Since the beginning of the conflict in February 2022, the West has mostly taken a pragmatic stance, particularly regarding Russian oil trading. The two main goals have been:
- Keeping Russian oil flowing, so as not to accelerate a looming global recession
- Limiting Russian financial gains, to pressure the country in an attempt to halt (or at least limit) its invasion of Ukraine
To achieve these goals, the West quickly enacted a ban on Russian oil and many organizations adopted “moral sanctions” in accordance with their ESG policies, and to protect from financial and reputational harm. Then a price cap on Russian crude oil and later oil products (diesel, kerosene, and fuel oil) went into effect. Other trade sanctions are also live, with a main goal of blocking Russia’s access to the high-tech components needed by its military.
What can we learn by looking at trade flows?
Windward’s comprehensive report, released around the one-year anniversary of the launch of Russia’s war, explained how the war has significantly impacted trade flows out of Russia. We compared winter and summer, pre- and post-invasion, to analyze the effect of the war, and the bans and sanctions that resulted.
- The trade flow to the U.S. from Russian-affiliated ships stopped almost completely
- The trade line between Russia and Asia that goes through the Mediterranean and the Cape of Good Hope by Russian-owned vessels stopped almost completely… but we now know that this line is still very active, only it is populated by foreign-flagged vessels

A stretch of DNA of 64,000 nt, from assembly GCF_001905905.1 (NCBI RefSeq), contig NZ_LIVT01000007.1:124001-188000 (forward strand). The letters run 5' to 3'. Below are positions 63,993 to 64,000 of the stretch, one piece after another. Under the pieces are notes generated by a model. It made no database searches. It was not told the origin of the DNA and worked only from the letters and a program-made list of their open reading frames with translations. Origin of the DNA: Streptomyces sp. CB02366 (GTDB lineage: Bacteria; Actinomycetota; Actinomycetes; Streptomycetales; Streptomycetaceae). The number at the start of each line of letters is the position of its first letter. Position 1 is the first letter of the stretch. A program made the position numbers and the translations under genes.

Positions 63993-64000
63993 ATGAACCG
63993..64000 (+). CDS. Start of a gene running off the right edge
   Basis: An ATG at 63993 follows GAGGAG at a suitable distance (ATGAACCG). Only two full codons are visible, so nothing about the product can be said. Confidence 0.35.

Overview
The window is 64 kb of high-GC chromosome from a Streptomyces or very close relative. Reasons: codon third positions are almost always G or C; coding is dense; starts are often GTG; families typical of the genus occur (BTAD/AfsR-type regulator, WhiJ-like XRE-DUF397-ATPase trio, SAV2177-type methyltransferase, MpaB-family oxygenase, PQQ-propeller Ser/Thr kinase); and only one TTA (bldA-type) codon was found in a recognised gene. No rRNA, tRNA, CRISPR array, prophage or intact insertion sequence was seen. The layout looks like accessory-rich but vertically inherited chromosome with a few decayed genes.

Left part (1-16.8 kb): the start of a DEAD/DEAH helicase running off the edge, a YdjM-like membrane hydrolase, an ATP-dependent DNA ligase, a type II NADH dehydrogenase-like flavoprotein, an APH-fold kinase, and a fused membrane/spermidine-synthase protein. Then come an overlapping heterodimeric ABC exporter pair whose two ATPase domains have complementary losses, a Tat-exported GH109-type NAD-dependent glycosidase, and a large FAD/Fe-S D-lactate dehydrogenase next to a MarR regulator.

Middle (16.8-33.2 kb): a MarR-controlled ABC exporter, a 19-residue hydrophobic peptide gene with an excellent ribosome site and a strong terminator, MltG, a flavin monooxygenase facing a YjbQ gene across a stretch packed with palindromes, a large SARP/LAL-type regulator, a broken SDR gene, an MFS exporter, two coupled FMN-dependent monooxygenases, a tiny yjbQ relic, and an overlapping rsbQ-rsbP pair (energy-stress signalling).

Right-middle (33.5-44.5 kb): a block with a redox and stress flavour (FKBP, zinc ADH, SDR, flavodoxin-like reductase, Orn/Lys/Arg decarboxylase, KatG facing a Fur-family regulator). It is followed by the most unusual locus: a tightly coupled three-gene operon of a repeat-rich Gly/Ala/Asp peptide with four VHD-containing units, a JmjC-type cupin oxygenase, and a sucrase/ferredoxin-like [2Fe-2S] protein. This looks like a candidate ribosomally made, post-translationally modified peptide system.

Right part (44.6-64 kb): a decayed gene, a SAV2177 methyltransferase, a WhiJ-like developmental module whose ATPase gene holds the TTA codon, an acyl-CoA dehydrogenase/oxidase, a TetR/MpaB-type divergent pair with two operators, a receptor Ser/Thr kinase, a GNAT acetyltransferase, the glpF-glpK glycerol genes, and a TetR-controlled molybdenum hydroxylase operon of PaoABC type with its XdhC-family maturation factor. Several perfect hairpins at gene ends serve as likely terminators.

A deeper look into Europe shows some interesting trade flow shifts:
- The Scandinavian and Volga-Don straits remained unaffected by the war and oil restrictions at the time the report was published
- Trade moved to the Mediterranean sea
- The northern side of Europe seems more active in 2022 – an interesting hub to keep an eye on
Port calls are another indicator of the effectiveness of the West’s attempts to limit Russia’s profits. For instance, by looking at vessels that called port in Russia and then called port in the U.S., UK, or EU, we learn that:
- Before the war, 496 cargo vessels (monthly average) called ports in the U.S./EU/UK after a port call in Russia. This number dropped to 241 post-invasion, a decrease of 51%
- The average monthly number of tankers decreased by 34% when comparing pre- to post-invasion. The greatest decrease was among crude oil tankers
Unlike the West, India, China, and other countries in Asia have maintained more supportive, or at least more ambiguous, policies toward trade with Russia. As a result, a zoom-in on India, China, and South Korea shows a significant increase in engagement with ships that recently called port in Russia.
- 182 cargo vessels (monthly average) called port in Russia pre-war and then continued on to India, China, and South Korea. This number rose to 270 post-invasion, an increase of 49%
- The average monthly number of tankers along these same routes increased by 48% when comparing pre- to post-invasion
Ports in North Africa also illuminate this trend. Since the beginning of the war, there was a 147% increase in port calls of tankers from Russia – most of which are crude oil tankers.
Windward’s report on the first year of the war provides valuable insights into how the conflict has affected global trade. The West’s efforts to maintain Russian oil flow while limiting the country’s financial gains have been successful to some extent, with a significant drop in trade flows between the U.S. and Russia.
Countries in Asia, such as India, China, and South Korea, have maintained more supportive policies towards trade with Russia, resulting in an increase in engagement with ships that have recently called port in Russia. The findings suggest that the East is keeping business moving, while the West continues to implement sanctions to pressure Russia to halt the invasion.
Windward’s full report goes far beyond this issue, also analyzing dry cargo and grain smuggling, an evolving trade trend between Iran and Russia, a deep dive into Russia-related DSPs, and much more!